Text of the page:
First, immunohistochemistry analysis and western blotting were performed to visualize the expression of GSG2 in clinical specimens collected from bladder cancer patients. It could be observed that GSG2 expression was remarkably higher in bladder cancer tissues than corresponding normal tissues (Figure 1A, Supplementary Figure 1A, and Table 1). Moreover, as shown by the representative tumor samples with different malignant grade, the expression of GSG2 increase along with the elevation of malignant grade, which was further confirmed by the statistical analysis based on GSG2 expression and the tumor characteristics of all 56 patients included in this experiments (Figure 1A, Supplementary Figure 1A and Table 2, Supplementary Table 1). Meanwhile, we also checked the expression profile of GSG2 in bladder cancer tissues and normal tissues in The Cancer Genome Atlas (TCGA), which was in agreement with our abovementioned results (Figure 1B). Similarly, it was also demonstrated that the expression of bladder cancer cell lines, including J82, T24, EJ and RT4, was significantly higher than normal bladder epithelial cell line HCV29 (Figure 1C). On the other hand, Kaplan-Meier survival analysis showed that patients with relatively higher expression of GSG2 suffered from shorter survival period (Figure 1D). These results suggested the probable involvement of GSG2 in the development and progression of bladder cancer.
Figure 1. GSG2 was up-regulated in bladder cancer. (A) The expression of GSG2 in bladder cancer tissues and normal tissues was detected by IHC. (B) Data mining of TCGA database showed that expression of GSG2 is relatively higher in bladder cancer tissues compared with normal tissues. (C) Endogenous expression of GSG2 in human bladder epithelial cell line HCV29 and bladder cancer cell lines including RT4, EJ, T24 and J82 was detected by qPCR. (D) Kaplan-Meier survival analysis was performed to reveal the relationship between GSG2 expression and prognosis of bladder cancer patients. The figures are representative data from at least three independent experiments. The data were expressed as mean ± SD (n ≥ 3), *P<0.05, **P<0.01, ***P<0.001.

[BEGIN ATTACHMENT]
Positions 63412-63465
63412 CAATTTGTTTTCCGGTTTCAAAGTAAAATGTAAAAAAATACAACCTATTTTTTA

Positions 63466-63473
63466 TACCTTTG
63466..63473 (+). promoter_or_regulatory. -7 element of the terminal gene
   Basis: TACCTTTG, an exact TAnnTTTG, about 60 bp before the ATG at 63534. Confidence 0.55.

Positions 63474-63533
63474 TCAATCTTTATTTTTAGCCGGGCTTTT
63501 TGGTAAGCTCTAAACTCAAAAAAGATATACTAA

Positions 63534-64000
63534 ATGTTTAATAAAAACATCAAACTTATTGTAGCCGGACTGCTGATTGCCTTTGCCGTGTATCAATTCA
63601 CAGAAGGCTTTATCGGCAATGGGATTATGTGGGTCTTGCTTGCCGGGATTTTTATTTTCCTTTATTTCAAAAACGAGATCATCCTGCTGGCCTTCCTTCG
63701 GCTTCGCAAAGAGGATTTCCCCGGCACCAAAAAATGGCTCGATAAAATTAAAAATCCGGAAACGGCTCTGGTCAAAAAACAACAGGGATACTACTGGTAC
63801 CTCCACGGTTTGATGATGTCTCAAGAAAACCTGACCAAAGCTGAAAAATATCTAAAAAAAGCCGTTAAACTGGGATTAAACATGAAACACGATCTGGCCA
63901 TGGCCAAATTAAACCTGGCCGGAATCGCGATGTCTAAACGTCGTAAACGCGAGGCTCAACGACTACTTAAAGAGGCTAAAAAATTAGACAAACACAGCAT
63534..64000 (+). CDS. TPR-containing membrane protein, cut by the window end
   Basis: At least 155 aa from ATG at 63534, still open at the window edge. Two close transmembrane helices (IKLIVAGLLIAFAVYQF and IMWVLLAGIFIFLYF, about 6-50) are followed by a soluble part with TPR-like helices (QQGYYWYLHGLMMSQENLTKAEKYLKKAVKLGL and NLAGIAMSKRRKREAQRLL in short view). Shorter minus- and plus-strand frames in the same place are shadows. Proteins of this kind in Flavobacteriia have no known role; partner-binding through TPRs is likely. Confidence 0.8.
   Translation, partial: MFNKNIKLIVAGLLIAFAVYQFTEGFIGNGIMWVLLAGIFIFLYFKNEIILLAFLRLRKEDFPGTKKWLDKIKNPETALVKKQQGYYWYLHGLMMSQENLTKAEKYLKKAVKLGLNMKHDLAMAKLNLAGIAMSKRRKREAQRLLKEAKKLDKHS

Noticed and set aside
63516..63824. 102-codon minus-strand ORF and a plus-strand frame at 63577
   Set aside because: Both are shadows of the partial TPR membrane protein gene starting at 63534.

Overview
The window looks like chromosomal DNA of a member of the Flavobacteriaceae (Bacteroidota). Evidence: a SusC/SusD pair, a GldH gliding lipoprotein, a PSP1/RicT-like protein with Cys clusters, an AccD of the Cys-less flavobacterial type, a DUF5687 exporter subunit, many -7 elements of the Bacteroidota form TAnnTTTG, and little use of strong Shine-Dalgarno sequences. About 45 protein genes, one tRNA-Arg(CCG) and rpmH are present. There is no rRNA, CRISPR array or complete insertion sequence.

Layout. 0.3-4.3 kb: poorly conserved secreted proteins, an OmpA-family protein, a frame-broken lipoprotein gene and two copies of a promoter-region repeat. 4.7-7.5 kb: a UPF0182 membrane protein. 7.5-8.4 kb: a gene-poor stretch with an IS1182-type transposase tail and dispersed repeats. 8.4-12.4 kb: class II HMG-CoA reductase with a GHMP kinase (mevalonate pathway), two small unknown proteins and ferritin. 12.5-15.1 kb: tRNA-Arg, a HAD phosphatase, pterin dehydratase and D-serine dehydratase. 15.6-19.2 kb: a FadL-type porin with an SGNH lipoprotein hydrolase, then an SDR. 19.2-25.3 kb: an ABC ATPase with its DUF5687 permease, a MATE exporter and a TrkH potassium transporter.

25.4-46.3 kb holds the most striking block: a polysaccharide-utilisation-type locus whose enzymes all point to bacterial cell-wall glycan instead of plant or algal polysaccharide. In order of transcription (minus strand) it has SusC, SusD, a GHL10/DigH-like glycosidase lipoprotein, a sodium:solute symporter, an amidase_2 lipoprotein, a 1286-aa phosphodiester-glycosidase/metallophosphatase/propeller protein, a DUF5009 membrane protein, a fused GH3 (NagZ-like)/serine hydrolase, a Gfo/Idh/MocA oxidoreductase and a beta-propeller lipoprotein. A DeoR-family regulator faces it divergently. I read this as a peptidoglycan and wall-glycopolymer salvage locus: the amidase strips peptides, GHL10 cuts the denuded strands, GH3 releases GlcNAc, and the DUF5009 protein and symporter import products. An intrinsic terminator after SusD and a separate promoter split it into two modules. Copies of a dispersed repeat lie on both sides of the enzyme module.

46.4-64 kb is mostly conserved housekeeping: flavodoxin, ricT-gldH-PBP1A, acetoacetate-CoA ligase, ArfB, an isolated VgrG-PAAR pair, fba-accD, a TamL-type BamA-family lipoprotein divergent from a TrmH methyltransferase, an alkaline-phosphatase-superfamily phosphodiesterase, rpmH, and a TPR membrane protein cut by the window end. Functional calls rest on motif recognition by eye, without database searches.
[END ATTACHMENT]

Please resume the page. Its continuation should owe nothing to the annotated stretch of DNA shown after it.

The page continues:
Table 1. Expression patterns of GSG2 in bladder cancer tissues and normal tissues revealed in immunohistochemistry analysis.
|GSG2 expression||Tumor tissue||Normal tissue|
|P < 0.001|
Table 2. Relationship between GSG2 expression and tumor characteristics in patients with bladder cancer.
|Features||No. of patients||GSG2 expression||P value|
GSG2 knockdown regulated proliferation, apoptosis and migration of bladder cancer cells
For the sake of conducting a loss-of-function investigation of GSG2 on bladder cancer, lentivirus plasmids expressing shRNAs targeting GSG2 were prepared to transfect human bladder cancer cell lines EJ and T24 for silencing endogenous GSG2 expression. The successful construction of GSG2 knockdown cell lines was confirmed by highly efficient transfection (> 80%) (Supplementary Figure 1B), which was observed by fluorescence imaging, and significantly downregulation of GSG2 mRNA (P < 0.001 for EJ, P < 0.05 for T24 cells, Figure 2A) and protein levels (Figure 2B), which was obtained by qPCR and western blotting, respectively. The detection of cell viability in 5 continuous days by MTT showed that GSG2 knockdown induced remarkably suppression on cell proliferation (P < 0.01 for EJ, P < 0.001 for T24 cells, Figure 2C). The results of flow cytometry suggested that the inhibited cell growth by GSG2 knockdown may derive from the increased apoptotic cell proportion in shGSG2 group of cells (P < 0.001, Figure 2D). In order to preliminarily study the mechanism, a human apoptosis antibody array was used to identify differentially expressed proteins in shCtrl and shGSG2 T24 cells. The results demonstrated the downregulation of anti-apoptosis proteins including cIAP-2, HSP27, HSP60, HSP70, IGF-I, IGF-II, Survivin, TNF-β, TRAILR-3, TRAILR-4 and XIAP, and the upregulation of pro-apoptosis protein Caspase 3 (Supplementary Figure 2). Meanwhile, we also evaluated the cell cycle distribution of cells with or without GSG2 knockdown, which clarified the significant decrease of cells in S phase with the concomitant increase of cells in G2 phase (P < 0.001, Figure 2E). Otherwise, the motility of bladder cancer cells was also restrained when treated with shGSG2 for GSG2 depletion, as presented by wound-healing (P < 0.05 for EJ, P < 0.01 for T24 cells, Figure 2F) and Transwell assays (P < 0.001, Figure 2G). Altogether, the in vitro studies illustrated the essential role of GSG2 in the development and progression of bladder cancer.
Figure 2. GSG2 knockdown inhibited bladder cancer cell proliferation, cell migration and induced cell apoptosis and cycle. (A) The knockdown efficiency of GSG2 in EJ and T24 cells was detected by qPCR. (B) The knockdown of GSG2 in EJ and T24 cells was verified by western blotting. (C) MTT assay was used to detect the effects of GSG2 knockdown on cell proliferation of EJ and T24 cells. (D) Flow cytometry was performed to evaluate the effects of GSG2 on cell apoptosis of EJ and T24 cells. (E) The effects of GSG2 knockdown on cell cycle distribution of EJ and T24 cells were examined by flow cytometry. Wound-healing (F) and Transwell (G) assays were utilized to reveal the effects of GSG2 knockdown on cell migration of EJ and T24 cells. The figures are representative data from at least three independent experiments. The data were expressed as mean ± SD (n ≥ 3), *P<0.05, **P<0.01, ***P<0.001.